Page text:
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Diethylene glycol and ethylene glycol killers in cough syrup

HealthDiethylene glycol and ethylene glycol killers in cough syrup

Diethylene glycol and ethylene glycol are the toxic chemicals behind WHO’s alert against India-made cough syrups.

Hours after the World Health Organisation (WHO) gave an alert over four cough syrups made in India, the Central Drugs Standard Control Organisation (CDSCO) launched a probe over the drugs that have been linked to acute kidney injuries and 66 deaths among children in The Gambia.

The four cough syrups, Promethazine Oral Solution, Kofexmalin Baby Cough Syrup, Makoff Baby Cough Syrup, and Magrip N Cold Syrup, manufactured by Maiden Pharmaceuticals Limited, Haryana, failed the tests after they were found to have unacceptable amounts of diethylene glycol and ethylene glycol as contaminants.

“To date, the stated manufacturer has not provided guarantees to WHO on the safety and quality of these products. These four products have been identified in The Gambia, but may have been distributed, through informal markets, to other countries or regions,” WHO said in its alert.

WHO said that Diethylene Glycol (DEG) or ethylene glycol is poisonous to humans when consumed and can prove fatal. It can cause kidney and neurological toxicity and has been associated with several cases of mass poisoning when consumed via drugs.

According to a paper in the National Library of Medicine under the National Center for Biotechnology Information, the chemical is used in antifreeze, brake fluids, cosmetics, and lubricants and causes renal insufficiency and failure and could even lead to coma and death.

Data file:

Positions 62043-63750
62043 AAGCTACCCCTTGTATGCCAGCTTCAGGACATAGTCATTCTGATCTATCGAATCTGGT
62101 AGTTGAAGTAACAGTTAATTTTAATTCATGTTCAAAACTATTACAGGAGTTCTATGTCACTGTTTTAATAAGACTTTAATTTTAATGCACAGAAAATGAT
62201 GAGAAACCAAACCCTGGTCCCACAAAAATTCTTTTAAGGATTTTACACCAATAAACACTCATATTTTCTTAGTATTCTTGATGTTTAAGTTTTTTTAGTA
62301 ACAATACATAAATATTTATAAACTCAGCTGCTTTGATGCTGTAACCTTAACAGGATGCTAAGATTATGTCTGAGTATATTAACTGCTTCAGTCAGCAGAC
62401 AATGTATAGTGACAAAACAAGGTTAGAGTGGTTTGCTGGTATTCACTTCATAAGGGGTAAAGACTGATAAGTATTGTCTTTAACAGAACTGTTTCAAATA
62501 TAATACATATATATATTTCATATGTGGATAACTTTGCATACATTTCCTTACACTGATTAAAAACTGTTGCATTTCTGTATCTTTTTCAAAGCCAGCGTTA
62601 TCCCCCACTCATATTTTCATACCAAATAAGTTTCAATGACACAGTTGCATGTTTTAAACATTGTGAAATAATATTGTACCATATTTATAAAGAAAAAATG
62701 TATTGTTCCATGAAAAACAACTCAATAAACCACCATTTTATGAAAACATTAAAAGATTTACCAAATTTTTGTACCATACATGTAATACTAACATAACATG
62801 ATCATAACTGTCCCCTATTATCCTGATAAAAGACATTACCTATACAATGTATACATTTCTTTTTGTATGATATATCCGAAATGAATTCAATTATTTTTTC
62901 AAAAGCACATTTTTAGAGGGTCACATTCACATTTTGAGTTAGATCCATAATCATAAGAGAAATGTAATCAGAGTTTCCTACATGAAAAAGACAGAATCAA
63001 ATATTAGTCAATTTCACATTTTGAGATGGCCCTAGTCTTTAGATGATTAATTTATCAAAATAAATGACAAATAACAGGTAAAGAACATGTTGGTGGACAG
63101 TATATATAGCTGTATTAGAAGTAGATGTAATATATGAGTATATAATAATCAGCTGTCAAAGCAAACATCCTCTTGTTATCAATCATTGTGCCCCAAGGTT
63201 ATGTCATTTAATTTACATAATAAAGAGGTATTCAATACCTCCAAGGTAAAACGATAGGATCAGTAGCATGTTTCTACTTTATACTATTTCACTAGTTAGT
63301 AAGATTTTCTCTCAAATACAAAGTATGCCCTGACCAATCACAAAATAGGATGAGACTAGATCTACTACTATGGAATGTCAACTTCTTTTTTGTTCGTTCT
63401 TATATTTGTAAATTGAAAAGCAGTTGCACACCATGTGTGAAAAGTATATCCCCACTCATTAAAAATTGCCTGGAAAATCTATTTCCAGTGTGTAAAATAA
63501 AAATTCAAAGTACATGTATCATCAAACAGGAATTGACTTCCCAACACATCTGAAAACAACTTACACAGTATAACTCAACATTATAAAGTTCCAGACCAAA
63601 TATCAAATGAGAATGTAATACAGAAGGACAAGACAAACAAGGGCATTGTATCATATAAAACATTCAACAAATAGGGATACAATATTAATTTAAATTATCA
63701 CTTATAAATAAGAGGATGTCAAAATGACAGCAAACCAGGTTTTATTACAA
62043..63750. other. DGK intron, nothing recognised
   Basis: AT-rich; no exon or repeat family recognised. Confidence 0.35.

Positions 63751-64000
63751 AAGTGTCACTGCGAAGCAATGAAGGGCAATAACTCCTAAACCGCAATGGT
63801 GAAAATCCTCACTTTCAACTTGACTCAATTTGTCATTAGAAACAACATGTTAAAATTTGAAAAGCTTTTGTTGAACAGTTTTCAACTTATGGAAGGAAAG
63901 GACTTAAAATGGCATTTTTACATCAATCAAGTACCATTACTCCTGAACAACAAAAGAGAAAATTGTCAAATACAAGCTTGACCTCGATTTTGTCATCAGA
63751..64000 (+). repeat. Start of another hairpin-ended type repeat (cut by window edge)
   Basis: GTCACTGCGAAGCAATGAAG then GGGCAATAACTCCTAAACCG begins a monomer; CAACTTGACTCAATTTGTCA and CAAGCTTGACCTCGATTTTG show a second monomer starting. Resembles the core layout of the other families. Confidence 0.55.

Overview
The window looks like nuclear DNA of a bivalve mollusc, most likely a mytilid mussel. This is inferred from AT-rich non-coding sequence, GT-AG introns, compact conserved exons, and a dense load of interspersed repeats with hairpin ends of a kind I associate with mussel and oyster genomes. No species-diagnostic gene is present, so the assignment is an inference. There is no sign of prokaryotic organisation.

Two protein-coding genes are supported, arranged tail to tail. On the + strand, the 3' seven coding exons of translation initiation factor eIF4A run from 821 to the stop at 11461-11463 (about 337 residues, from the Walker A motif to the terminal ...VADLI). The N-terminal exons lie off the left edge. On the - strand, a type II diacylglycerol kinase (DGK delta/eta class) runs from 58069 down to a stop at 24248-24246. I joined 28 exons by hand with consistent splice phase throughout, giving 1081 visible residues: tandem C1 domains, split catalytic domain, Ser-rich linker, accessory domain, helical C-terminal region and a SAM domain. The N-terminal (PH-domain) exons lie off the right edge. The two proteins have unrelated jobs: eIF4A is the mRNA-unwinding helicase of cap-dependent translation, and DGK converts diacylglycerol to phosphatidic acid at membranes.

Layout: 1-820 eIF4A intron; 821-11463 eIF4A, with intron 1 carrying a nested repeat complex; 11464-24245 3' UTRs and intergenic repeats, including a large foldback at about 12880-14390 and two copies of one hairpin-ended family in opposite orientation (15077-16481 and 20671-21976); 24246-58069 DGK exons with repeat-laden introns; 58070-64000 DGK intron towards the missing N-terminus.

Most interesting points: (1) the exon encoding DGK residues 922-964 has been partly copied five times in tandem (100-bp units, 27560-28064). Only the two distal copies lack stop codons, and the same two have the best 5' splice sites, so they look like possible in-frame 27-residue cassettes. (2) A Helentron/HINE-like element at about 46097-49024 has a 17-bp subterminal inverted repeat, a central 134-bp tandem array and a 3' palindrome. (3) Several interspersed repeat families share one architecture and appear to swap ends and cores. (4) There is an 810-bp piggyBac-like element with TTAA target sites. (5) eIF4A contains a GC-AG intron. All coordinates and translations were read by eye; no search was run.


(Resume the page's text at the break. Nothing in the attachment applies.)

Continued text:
The chemical tastes sweet and is water-insoluble. The toxic effects of the chemical include abdominal pain, vomiting, diarrhea, inability to pass urine, headache, altered mental state, and acute kidney injury. The NIH paper pointed to at least 10 mass poisoning events that have taken place due to the toxic chemical in the past.

“DEG contamination occurs when it is used in medicinal products instead of a safer—but more expensive—diluent such as pharmaceutical grade glycerin,” the NIH said.

WHO in its alert ordered that all batches of these products should be considered unsafe until they can be analyzed by the relevant National Regulatory Authorities and immediately notify WHO if these substandard products are discovered in their respective countries.

India’s CDSCO has taken up the matter and ordered a detailed investigation against the cough and cold syrups produced and exported to The Gambia by Maiden Pharmaceuticals Limited.

“The CDSCO, while responding to WHO, within an hour-and-a-half, took up the matter immediately thereafter with the concerned State Regulatory Authority, under whose jurisdiction the drug manufacturing unit is located. Further, a detailed investigation was launched to ascertain the facts or details in the matter in collaboration with State Drugs Controller, Haryana (the concerned State Drug Control Authority),” the government said in its statement.

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